The inspiration for the work we are focusing on in this interview came from friendships with great activists like Victor Mukasa, Julius Kaggwa, Sally Gross and others whose lives, experiences and activism  made me realize as a feminist that actually I knew nothing about gender. Trans and intersex friends sent me back to square one in learning about gender and re-educated me. Their experiences also showed me that it was a matter of life and death – that our ignorance costs lives. I wanted to find ways to amplify the voices of  the only people who could teach with authority – those with lived experience of these issues. 

Flaviana (Burundi) – Drawing by Gabrielle Le Roux

When did the Project of documenting trans and intersex activists start?

The part that got to be known by the public, started in 2008 with the Proudly African & Transgender  exhibition, as part of the Gender strategic workshop which was the first workshop in Africa that specifically targeted transgender people from east and southern Africa. There were around 20 trans participants who, just by the fact of being openly transgender, were  change agents in society, whether or not they were part of organizations.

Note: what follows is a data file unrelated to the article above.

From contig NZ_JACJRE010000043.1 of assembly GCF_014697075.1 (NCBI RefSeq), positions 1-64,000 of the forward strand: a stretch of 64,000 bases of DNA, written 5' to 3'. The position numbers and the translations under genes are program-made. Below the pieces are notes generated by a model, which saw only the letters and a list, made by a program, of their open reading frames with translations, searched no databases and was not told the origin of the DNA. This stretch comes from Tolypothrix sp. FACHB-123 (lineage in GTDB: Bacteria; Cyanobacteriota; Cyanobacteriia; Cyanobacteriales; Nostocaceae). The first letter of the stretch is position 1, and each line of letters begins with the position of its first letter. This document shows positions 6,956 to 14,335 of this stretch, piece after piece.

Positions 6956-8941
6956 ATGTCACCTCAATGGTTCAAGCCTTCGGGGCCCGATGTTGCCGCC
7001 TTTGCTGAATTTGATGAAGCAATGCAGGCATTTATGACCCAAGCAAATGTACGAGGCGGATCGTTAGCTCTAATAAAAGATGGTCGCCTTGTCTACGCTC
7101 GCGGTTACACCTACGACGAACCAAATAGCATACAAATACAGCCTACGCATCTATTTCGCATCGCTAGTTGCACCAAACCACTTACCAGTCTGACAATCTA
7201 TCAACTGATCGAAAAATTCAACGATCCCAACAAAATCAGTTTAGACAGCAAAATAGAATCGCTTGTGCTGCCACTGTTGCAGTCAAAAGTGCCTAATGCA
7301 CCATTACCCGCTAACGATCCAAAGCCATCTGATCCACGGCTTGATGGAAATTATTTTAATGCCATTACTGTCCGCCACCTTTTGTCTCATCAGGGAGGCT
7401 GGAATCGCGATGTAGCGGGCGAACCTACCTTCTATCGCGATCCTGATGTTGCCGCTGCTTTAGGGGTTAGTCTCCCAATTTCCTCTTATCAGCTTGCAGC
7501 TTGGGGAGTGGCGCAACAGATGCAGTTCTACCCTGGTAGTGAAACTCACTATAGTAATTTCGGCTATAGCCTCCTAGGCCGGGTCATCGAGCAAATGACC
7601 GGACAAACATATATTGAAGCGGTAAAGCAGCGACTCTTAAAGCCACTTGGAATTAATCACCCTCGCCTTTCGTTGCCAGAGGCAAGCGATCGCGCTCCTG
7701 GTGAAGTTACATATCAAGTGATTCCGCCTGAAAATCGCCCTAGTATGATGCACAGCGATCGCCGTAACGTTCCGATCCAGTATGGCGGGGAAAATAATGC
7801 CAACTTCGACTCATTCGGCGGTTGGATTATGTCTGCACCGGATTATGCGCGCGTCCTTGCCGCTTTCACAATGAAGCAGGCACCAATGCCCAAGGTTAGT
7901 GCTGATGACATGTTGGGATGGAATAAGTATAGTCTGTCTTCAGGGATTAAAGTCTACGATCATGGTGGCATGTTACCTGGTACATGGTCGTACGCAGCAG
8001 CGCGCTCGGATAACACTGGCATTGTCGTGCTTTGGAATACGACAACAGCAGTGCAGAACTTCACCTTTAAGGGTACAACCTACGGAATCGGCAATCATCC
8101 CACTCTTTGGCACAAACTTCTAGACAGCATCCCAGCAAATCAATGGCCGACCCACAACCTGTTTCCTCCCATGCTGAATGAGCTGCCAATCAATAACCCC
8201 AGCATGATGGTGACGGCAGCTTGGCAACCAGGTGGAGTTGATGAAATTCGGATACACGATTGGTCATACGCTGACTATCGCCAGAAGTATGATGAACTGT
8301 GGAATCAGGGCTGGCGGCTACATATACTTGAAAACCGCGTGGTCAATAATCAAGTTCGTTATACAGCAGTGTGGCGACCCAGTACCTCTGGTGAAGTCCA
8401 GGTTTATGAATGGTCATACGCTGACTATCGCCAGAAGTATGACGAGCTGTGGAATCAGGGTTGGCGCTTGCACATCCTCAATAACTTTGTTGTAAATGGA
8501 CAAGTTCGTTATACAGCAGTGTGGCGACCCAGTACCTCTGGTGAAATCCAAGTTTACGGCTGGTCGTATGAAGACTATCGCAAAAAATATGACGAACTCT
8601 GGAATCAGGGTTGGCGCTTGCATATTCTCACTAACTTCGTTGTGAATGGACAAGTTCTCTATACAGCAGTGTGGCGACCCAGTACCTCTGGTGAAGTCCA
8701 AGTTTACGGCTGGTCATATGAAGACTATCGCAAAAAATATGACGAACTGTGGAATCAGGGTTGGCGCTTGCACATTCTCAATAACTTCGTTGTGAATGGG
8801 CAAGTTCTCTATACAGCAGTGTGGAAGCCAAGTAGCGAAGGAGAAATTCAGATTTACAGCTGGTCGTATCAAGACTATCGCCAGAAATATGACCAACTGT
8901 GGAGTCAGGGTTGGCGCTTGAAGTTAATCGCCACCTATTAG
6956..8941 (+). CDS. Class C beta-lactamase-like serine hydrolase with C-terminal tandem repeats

Victor Mukasa, a well-known activist from Uganda, and I had discussed collaborating for years and, as he was key in organising the Gender Workshop, he invited me to create this project there.   I managed to paint 10 participants from South Africa, Uganda, Kenya, Namibia, Zimbabwe, Burundi and Botswana but five more would have liked to have their portraits done. 

After Africa, what was the next stop?